Sama

Sama scoliosis INARA Syrian refugees Arwa Damon

When we first met Sama last year, she lived under the shadow of knowing that she didn’t have much time left before she would become permanently paralyzed. When we first met her, she sat patiently with her mother, glancing from time to time at the clock ticking away. The reality that there was very little time left overwhelmed her.

The 15-year old girl sat before us today no longer has such a burden on her young shoulders. “I now have the comfort of knowing that my daughter is healthy again and can go on with life,” her mother tells us gratefully.

Sama’s scoliosis

Sama has scoliosis – an abnormal curvature in the normally straight vertical line of the spine. This is something that Sama was likely born with.

When we introduced her to doctors at the American University of Beirut Medical Center (AUBMC) and heard her story, there is no doubt that her condition was exacerbated by the war in Syria. The doctors told us that she might never have noticed her condition were it not for having to flee her country.

The Syrian War

When fighting broke out in their hometown, the family fled to a nearby area. It took them five days to reach the area by foot. Sama remembers the whole family trying to carry as many belongings as they could. Her back suffered, and she cried a lot on the journey as she felt agonizing stabbing pains in her lower back.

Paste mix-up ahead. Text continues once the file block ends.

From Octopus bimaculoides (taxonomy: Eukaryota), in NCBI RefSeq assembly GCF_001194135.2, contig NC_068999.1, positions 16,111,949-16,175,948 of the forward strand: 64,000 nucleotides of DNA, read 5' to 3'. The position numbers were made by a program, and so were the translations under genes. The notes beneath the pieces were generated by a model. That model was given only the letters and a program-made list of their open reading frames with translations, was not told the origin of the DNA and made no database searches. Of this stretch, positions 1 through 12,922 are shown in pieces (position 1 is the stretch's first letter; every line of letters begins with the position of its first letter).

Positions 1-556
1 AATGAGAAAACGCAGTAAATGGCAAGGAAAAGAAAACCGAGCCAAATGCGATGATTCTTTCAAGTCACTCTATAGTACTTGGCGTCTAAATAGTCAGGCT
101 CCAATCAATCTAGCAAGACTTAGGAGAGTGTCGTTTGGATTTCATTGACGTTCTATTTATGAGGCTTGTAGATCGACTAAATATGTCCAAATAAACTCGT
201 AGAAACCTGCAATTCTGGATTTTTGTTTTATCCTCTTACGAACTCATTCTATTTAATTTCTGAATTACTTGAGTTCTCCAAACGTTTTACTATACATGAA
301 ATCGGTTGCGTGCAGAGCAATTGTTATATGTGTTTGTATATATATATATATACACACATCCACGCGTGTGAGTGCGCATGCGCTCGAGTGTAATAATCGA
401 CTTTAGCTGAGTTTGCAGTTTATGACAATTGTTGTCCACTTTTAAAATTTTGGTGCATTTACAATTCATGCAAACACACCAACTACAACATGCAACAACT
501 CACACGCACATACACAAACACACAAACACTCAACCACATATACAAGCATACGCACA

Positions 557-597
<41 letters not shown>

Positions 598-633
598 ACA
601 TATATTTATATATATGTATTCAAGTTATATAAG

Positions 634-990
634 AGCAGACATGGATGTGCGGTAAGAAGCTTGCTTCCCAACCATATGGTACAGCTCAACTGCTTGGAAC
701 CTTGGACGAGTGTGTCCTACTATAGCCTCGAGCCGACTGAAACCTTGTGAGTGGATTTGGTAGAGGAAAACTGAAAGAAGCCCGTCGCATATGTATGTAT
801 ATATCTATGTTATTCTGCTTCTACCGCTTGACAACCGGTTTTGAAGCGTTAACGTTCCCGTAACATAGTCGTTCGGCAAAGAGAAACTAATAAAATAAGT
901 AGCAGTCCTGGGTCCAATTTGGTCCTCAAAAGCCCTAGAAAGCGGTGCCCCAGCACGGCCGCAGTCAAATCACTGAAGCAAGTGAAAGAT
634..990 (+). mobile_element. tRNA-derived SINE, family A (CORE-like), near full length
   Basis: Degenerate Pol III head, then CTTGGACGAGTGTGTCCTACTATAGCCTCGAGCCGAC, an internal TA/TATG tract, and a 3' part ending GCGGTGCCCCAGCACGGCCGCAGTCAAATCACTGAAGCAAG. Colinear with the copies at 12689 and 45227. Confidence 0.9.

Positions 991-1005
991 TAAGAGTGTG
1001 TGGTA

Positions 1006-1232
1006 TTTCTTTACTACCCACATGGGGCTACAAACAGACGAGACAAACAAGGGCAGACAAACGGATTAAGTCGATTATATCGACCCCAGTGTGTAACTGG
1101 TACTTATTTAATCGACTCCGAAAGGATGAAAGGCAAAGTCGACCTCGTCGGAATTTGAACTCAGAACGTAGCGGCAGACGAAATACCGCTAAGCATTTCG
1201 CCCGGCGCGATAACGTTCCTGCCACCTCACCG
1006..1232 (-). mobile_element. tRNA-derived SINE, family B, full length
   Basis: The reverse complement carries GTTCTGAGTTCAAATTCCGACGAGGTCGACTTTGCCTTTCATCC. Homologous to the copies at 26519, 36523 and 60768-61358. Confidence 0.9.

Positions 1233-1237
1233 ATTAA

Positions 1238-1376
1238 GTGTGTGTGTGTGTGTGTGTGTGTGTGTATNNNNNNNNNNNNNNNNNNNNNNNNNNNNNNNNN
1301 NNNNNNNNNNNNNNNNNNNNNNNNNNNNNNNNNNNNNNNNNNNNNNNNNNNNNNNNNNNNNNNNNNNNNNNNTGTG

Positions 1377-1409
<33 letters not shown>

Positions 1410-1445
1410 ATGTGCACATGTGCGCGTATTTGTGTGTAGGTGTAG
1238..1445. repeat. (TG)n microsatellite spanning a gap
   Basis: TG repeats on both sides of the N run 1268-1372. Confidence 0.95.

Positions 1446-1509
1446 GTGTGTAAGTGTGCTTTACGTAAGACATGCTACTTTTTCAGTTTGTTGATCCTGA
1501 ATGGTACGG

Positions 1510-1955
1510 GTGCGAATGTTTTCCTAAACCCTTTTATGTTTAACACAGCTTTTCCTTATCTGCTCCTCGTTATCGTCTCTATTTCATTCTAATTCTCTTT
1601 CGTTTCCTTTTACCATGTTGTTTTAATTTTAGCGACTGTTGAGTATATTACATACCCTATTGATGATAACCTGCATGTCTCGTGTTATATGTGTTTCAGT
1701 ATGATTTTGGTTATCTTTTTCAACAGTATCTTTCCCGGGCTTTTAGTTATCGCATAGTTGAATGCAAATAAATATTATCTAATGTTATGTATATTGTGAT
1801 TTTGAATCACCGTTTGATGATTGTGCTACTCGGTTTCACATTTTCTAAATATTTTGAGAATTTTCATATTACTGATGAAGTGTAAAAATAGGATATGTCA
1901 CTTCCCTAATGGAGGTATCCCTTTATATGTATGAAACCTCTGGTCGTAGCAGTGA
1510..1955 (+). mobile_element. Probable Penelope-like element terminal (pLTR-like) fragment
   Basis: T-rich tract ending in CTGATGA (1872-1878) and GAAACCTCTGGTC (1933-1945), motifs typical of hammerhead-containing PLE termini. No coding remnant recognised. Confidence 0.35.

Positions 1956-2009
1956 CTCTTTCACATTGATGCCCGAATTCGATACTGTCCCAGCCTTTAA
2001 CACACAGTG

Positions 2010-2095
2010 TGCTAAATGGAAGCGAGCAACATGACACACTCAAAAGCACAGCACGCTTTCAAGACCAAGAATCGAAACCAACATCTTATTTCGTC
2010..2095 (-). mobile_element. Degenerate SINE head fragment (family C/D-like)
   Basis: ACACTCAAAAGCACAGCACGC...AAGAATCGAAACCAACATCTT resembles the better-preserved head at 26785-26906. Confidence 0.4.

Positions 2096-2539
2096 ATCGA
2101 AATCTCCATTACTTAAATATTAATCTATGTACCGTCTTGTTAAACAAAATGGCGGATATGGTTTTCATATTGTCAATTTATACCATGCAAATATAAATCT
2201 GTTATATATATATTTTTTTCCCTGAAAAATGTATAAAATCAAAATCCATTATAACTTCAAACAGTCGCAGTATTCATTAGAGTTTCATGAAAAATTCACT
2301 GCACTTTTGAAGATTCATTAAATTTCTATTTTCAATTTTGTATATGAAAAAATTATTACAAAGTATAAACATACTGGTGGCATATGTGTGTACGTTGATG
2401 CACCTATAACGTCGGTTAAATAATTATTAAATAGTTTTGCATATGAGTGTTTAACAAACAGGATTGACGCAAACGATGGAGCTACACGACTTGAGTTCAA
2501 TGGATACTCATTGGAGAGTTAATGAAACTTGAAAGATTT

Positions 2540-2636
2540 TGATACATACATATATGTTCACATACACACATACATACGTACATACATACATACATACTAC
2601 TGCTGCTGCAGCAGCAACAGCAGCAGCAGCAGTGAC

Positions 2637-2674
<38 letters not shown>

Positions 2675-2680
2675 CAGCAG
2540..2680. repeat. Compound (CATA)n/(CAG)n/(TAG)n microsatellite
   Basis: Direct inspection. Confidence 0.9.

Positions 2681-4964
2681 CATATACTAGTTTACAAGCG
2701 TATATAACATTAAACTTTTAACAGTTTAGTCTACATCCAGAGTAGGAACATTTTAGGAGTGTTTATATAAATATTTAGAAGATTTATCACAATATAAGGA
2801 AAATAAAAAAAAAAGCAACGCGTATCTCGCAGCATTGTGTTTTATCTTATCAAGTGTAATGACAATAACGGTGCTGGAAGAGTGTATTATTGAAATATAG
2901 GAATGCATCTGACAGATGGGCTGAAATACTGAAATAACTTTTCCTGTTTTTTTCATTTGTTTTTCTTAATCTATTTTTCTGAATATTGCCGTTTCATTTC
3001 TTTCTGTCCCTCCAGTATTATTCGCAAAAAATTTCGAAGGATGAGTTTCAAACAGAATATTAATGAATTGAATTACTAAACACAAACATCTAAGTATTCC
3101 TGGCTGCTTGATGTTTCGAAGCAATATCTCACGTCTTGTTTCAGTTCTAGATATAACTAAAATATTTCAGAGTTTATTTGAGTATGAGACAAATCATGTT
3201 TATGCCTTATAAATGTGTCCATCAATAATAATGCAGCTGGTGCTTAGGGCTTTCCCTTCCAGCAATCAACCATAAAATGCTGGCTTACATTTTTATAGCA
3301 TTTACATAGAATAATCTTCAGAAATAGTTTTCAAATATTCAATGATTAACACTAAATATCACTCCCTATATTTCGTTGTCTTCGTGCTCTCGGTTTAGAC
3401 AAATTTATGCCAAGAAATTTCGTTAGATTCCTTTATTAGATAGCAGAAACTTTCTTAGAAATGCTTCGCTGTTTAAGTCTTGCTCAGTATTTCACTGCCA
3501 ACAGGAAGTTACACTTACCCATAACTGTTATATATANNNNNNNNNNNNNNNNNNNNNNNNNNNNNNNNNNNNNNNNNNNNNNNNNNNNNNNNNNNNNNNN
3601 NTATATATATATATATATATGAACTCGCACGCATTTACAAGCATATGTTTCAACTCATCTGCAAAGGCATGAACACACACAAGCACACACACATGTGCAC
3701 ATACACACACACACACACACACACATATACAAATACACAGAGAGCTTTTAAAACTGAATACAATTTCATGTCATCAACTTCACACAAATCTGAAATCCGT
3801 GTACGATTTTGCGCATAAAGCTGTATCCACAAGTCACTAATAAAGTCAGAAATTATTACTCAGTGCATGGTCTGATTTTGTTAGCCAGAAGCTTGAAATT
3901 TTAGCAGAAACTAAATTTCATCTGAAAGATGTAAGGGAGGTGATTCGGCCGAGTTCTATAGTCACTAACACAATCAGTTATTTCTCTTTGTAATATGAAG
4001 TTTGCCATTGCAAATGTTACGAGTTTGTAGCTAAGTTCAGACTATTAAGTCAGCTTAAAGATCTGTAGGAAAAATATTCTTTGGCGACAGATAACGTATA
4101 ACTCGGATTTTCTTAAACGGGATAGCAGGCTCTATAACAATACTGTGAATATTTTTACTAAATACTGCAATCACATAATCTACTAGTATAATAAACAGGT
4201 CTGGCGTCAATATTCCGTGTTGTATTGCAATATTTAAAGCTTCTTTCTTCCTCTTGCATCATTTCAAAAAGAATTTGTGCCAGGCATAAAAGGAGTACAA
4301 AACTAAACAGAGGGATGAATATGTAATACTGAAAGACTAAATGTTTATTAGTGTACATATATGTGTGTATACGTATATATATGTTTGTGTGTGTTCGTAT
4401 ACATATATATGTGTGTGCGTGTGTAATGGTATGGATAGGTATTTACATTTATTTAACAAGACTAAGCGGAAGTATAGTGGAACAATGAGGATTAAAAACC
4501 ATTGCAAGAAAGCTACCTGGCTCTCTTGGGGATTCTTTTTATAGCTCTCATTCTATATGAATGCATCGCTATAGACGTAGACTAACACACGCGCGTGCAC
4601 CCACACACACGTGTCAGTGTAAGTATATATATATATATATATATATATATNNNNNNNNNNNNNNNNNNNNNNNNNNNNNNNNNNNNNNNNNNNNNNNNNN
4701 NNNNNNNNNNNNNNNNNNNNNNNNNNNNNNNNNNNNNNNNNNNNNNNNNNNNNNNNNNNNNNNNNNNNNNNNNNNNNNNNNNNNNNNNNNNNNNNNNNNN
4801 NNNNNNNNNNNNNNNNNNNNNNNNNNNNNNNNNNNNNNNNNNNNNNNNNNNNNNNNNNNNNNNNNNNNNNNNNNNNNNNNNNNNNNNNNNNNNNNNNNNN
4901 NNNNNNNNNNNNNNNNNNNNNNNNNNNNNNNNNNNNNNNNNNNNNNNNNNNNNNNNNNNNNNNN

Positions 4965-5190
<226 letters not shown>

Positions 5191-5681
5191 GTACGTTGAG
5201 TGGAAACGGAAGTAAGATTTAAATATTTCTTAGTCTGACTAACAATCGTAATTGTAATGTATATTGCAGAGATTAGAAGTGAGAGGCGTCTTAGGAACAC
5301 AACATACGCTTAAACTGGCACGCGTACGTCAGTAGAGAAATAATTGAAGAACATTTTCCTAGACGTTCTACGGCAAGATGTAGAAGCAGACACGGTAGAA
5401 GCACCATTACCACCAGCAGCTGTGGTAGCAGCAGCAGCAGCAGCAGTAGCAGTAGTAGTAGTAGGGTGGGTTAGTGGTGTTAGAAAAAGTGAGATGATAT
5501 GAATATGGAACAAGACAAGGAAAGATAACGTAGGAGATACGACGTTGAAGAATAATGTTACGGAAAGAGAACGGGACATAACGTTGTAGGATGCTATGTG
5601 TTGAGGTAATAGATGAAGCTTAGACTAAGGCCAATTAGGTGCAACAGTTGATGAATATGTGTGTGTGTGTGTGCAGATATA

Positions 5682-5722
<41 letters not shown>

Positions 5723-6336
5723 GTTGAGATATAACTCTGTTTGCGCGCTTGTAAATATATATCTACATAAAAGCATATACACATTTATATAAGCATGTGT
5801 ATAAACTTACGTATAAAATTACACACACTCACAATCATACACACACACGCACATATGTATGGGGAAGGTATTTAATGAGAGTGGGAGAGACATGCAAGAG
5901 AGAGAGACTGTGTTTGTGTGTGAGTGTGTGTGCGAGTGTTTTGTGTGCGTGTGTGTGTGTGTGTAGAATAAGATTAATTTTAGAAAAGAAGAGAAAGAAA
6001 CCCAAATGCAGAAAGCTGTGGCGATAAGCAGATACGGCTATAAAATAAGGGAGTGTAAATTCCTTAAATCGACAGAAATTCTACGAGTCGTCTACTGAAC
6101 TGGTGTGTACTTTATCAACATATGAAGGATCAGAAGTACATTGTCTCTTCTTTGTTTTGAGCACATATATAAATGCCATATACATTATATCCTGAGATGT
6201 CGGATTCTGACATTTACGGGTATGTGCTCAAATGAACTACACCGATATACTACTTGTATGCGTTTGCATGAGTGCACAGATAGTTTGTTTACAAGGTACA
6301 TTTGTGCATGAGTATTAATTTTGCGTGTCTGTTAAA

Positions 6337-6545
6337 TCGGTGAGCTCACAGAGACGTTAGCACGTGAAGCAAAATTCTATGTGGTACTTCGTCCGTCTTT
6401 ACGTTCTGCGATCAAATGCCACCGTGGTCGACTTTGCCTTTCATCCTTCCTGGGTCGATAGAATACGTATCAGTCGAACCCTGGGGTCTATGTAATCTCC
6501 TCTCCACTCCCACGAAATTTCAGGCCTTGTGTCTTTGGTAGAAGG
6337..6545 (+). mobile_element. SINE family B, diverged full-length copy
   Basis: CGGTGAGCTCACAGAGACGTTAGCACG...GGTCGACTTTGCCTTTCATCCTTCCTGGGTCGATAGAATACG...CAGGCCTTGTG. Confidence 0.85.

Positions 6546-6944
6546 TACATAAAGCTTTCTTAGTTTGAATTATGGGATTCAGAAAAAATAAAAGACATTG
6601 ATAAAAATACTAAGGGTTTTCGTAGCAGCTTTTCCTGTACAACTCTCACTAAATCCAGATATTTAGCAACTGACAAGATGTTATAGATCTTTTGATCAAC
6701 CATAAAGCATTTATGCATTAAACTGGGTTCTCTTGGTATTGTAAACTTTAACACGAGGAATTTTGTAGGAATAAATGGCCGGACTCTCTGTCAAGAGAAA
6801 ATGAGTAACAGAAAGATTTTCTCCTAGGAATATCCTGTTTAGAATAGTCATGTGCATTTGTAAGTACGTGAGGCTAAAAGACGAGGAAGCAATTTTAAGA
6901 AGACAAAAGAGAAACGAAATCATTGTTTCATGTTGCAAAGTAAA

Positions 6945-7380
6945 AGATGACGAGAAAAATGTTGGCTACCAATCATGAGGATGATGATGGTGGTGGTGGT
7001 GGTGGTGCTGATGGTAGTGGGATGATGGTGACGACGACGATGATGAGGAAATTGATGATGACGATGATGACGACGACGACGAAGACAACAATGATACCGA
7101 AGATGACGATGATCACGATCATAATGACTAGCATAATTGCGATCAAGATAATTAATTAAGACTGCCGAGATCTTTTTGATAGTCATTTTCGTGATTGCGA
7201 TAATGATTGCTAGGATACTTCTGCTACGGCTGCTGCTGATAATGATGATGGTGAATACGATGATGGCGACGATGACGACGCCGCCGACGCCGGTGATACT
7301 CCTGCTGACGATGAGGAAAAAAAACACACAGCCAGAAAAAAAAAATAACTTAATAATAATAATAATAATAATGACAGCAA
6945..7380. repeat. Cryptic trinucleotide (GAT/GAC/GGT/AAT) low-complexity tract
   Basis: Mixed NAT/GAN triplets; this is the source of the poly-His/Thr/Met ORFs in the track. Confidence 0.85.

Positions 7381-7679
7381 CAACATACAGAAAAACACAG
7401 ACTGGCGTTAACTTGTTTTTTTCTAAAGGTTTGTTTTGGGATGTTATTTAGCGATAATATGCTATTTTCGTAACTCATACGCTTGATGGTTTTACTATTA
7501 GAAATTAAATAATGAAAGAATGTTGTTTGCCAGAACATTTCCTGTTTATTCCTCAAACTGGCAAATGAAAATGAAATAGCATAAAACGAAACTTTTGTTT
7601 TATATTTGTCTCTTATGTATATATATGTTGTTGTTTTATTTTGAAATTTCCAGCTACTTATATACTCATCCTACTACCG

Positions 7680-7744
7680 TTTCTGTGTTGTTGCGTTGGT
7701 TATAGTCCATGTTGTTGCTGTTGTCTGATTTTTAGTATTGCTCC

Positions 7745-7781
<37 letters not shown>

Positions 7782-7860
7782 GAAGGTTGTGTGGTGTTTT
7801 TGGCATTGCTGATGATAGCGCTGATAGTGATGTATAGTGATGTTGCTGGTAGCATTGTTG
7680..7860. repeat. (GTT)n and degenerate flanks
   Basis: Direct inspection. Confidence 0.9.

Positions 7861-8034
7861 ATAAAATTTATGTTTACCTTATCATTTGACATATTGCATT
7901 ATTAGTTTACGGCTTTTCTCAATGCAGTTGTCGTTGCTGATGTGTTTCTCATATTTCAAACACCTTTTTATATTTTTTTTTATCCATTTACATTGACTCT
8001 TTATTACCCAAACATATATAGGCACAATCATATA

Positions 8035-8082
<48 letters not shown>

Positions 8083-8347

The sound of gunfire followed them. The whole family was terrified. Sama vividly remembers this. “Those scenes will never leave my mind. People were at the side of the road, screaming for help and dying. I was so afraid.”

Once they finally arrived, they found absolute devastation. It was the epicenter of violence at the time, and they had no choice but to try and find somewhere else to go. So the family headed to the southern countryside near the border with Lebanon.

The only option they had was to flee once again, this time crammed in a car with 12 other people, driving as fast as they could out of Syria - leaving behind their friends, their house, their school, careers. Everything.

How INARA helped

Sama’s surgery was hugely complicated and expensive. Doctors had to surgically correct her spine, and insert metal screws to make her spine straighter. The surgery was extremely expensive (costing INARA over $30,000), and Sama’s family, as refugees, would never have been able to afford this.

Sama’s family went to everyone to try and find help, but found no one. They family were eventually put in touch with us by local NGO Mousawat.

A brighter future in Holland

Before her surgery, Sama wasn’t able to go to school because she was in so much pain from her back. “Everything hurt before,” Sama tells us. “Any activity would make me feel lots of pain. But I’m so much better now. I can do everything I want. I’m pain free!” Sama has returned to school, and is enjoying it a lot.

The family recently found out that they would be resettled in the Netherlands very soon. Sama is excited to start a new life in Europe. At present, the family live in a Palestinian refugee camp in Lebanon, and they look forward to having a more comfortable life in Europe.

Fixing Sama’s spine was one of the most expensive surgeries we have ever paid for at INARA. We could only do this thanks to the generosity of our amazing supporters. This achievement is one that we share with you.